The damage has been done in limited time, but the Giants clearly believe it’s fully sustainable, and a recent study done by ESPN’s Dan Szymborski backs that up. Szymborski ran his ZiPS projection system to estimate Stanton’s stats over the next 10 years for a variety of suitors. The numbers in orange and black are overwhelming. 

The projections have Stanton at 46.2 WAR over the next 10 seasons, including 7.1 in 2018 and 6.8 in 2019, the two seasons the organization should be focused on given Madison Bumgarner’s contract situation. ZiPS projects Stanton at 46 homers next season if he plays for the Giants, followed by 43, 42, 39, 35 over the following four years. For comparison’s sake, Brandon Belt led the Giants in homers each of the last two seasons and he has 35 total during that span. 

Any sort of projection system needs to be taken with a huge grain of salt, especially with a player who has had injury issues in the past. But ZiPS believes Stanton -- who plays in a huge park already -- is a rarity, the kind of power hitter who can keep crushing well into his 30’s and put up huge numbers even if he is limited by the realities of getting older and getting hurt. Szymborski’s projections have Stanton playing just 102 games in 2025, but he’s still projected to hit 23 homers, 20 doubles and post an OPS+ of 121. Even in the 10th year of the projections, ZiPS has Stanton down for 16 homers.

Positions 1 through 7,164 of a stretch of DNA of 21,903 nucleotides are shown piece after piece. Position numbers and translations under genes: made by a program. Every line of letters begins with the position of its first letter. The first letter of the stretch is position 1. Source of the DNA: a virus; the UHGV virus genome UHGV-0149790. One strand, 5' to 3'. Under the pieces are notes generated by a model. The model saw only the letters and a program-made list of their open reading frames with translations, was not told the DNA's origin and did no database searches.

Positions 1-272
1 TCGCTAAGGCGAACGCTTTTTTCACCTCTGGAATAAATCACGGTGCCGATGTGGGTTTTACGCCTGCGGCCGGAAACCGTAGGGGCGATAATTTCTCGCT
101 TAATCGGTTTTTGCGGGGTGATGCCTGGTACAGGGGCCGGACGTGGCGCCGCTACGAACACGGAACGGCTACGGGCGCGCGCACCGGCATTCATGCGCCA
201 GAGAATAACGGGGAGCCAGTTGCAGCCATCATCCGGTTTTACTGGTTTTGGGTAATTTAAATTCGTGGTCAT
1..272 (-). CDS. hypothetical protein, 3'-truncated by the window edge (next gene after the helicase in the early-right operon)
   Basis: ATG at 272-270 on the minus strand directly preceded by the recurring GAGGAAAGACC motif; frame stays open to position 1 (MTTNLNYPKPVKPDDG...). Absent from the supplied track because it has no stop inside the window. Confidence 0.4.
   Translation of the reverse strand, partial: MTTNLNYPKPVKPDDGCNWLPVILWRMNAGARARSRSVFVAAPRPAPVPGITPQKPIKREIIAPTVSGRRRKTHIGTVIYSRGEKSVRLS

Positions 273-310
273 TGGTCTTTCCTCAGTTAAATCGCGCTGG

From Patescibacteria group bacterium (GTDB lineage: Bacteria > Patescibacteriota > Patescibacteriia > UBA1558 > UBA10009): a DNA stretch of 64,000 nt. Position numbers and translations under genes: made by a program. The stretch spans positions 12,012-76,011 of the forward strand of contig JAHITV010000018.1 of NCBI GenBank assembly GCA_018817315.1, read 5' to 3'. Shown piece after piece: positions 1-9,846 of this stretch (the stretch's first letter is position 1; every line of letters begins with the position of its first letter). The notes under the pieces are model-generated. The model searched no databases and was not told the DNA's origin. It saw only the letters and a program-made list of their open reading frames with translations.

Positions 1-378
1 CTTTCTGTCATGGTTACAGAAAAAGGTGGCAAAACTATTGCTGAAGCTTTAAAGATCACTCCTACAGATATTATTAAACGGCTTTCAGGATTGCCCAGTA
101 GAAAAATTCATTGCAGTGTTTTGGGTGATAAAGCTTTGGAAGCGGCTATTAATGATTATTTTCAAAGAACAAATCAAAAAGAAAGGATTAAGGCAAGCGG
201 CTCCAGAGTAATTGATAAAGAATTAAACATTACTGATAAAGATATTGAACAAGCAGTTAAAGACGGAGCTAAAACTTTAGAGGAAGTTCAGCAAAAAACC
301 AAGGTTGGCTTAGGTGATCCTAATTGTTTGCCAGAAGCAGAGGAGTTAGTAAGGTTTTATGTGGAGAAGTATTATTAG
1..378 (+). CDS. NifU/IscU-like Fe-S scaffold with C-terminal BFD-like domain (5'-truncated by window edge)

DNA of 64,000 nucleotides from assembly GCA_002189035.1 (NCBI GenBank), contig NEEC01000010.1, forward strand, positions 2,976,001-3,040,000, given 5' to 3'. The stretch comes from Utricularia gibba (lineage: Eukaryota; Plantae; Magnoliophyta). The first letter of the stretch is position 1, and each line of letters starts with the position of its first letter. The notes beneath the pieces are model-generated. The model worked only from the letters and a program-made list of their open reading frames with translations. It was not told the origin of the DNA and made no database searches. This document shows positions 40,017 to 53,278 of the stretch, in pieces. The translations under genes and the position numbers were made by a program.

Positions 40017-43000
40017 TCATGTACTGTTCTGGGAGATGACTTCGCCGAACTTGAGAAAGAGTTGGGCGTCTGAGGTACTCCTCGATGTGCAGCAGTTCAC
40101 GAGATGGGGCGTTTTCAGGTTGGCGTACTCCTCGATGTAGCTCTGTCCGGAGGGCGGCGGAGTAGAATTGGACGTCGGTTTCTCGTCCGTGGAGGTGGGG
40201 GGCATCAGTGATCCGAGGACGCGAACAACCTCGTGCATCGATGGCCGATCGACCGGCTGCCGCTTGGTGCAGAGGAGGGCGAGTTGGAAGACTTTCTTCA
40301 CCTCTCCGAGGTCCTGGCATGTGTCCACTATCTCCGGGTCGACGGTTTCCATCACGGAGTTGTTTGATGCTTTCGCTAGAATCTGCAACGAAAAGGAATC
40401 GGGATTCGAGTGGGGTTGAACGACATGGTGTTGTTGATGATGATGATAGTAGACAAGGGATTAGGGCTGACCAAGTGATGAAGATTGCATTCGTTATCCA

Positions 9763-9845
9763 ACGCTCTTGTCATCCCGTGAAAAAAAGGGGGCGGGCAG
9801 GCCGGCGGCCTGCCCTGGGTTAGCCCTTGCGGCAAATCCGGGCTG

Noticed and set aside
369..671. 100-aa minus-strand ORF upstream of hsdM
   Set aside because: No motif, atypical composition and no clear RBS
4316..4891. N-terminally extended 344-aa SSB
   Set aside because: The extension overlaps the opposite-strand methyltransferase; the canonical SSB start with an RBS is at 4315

There are no sure things in this game, but as Evans continues to chase a blockbuster deal, he can be confident that Stanton is one player who should be able to provide power for years to come, no matter what AT&T Park does to hold hitters down. 

Former A's slugger Gomes offers Ohtani scouting report: 'Big fan of the dude'

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AP

Former A's slugger Gomes offers Ohtani scouting report: 'Big fan of the dude'

Former A's left fielder/DH and Bay Area native, Jonny Gomes, last played Major League Baseball in 2015. The next year, Gomes looked to continue his career in Japan with the Rakuten Golden Eagles.